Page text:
Spanish film law clears hurdle
EmptyMADRID -- A day's worth of meetings Monday between Spain's vice president and sectors of the film industry here unblocked a stalled legislative process, clearing the way for passage of a controversial new film law.
The key obstacle was cleared when Vice President Maria Teresa Fernandez de la Vega told the parties involved that an 18% tax write-off will be included in the film law for producers and their partners with respect to film investment.
The incentive also is valid for broadcasters and private capital investors, one of the main requests of the Spanish Federation of Audiovisual Producers that had not appeared in the bill's original draft.
FAPAE declined comment on the development, citing an agreement not to discuss in public the contents of the meeting.
Private television operators, grouped under the Union de Televisiones Comerciales, were relieved to hear that the government had backed away from its plan to up the obligatory investment for broadcasters from 5% of overall revenue to 6%.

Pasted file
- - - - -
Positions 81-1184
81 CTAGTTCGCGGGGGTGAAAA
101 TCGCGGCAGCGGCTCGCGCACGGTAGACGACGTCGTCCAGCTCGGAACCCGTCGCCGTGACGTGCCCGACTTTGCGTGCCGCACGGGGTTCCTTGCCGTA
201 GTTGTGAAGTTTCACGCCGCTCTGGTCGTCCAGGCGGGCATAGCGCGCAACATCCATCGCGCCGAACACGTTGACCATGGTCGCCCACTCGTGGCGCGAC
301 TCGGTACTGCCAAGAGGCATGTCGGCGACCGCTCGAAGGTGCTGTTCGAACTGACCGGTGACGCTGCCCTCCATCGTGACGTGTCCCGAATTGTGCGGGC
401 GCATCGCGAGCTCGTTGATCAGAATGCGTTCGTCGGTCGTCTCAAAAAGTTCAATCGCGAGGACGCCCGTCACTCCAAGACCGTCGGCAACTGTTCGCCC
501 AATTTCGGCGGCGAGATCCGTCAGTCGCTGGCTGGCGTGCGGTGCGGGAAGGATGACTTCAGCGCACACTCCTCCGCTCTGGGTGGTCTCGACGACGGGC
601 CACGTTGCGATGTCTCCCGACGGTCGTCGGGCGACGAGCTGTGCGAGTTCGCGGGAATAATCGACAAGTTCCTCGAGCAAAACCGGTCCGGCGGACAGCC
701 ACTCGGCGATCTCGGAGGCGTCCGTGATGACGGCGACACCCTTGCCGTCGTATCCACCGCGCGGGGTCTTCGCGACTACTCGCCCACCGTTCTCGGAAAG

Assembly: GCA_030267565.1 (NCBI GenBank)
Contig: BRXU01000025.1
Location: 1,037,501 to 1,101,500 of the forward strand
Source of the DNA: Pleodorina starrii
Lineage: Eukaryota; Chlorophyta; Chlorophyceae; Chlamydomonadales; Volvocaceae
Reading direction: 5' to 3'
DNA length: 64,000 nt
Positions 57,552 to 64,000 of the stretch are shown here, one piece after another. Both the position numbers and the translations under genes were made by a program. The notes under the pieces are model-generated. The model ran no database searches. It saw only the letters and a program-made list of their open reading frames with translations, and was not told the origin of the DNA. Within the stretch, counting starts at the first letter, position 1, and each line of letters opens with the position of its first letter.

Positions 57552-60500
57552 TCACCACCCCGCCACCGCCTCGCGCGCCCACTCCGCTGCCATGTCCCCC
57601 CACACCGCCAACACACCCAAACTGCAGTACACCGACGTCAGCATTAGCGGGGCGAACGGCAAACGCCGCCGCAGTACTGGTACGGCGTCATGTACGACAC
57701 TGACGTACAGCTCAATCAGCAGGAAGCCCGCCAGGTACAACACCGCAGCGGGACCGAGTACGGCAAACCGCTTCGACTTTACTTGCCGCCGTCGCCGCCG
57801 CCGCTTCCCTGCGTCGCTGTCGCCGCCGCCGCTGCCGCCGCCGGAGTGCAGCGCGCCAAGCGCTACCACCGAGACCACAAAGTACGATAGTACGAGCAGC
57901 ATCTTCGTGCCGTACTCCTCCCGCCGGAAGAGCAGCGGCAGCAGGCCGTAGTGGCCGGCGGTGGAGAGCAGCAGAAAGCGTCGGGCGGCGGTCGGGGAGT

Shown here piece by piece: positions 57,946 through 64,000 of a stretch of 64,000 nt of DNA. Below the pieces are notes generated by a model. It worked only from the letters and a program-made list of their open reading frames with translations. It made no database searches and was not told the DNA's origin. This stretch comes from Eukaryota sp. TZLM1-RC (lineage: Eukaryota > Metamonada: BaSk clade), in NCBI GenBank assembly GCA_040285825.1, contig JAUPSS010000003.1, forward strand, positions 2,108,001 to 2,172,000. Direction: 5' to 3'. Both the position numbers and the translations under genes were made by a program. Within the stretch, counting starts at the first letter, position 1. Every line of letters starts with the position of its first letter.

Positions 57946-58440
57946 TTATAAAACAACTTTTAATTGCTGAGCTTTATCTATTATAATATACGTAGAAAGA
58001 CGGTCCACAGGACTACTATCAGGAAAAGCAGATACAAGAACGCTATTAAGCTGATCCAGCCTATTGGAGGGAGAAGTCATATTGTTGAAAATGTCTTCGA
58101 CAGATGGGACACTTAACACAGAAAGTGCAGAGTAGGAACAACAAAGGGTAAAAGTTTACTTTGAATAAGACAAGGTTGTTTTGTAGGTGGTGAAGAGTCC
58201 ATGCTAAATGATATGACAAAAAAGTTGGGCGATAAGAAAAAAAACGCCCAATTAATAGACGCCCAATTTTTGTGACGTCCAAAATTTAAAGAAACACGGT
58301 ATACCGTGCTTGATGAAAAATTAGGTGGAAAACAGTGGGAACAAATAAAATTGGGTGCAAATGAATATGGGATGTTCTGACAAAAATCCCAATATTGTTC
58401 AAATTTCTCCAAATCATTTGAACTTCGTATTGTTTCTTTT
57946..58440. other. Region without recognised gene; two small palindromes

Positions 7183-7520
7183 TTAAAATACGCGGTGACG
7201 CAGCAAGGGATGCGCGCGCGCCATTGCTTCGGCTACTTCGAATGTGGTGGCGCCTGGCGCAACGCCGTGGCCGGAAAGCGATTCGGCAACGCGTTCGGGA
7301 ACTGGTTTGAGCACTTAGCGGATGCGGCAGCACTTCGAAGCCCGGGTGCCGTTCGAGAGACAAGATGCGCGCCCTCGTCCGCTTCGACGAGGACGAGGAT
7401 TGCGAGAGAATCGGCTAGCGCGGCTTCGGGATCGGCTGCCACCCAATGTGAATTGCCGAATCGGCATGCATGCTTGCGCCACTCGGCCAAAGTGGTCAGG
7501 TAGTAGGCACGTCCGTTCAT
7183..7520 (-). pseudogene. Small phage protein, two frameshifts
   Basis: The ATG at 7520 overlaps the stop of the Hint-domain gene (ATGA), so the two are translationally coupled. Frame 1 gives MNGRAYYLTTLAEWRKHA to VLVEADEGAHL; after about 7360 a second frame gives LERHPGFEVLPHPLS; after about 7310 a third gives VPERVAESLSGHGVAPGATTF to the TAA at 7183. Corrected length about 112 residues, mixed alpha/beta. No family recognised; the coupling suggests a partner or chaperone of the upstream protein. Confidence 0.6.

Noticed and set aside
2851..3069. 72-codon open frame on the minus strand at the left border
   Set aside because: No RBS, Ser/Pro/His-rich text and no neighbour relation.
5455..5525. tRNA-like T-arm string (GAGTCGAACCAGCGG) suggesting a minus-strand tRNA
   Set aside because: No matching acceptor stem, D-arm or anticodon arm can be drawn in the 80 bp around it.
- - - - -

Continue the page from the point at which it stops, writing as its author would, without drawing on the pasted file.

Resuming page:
Producers, distributors, exhibitors and broadcasters said they discussed "general guidelines" and that they hoped to see the final draft by Wednesday, in advance of the bill being presented at Friday's presidential cabinet meeting for a vote to initiate the parliamentary debate.
"UTECA feels very hopeful," UTECA spokesman Jorge de Corral told Spanish news services. "(UTECA) trusts in the government's goodwill to improve and not weaken one sector or another."
One sector that probably wasn't pleased with its one-on-one with the vice president was exhibition, which heard the government's plan to maintain the quota that requires 25% of screens be dedicated to Spanish product.
No one at exhibitors' lobby FECE was available for comment.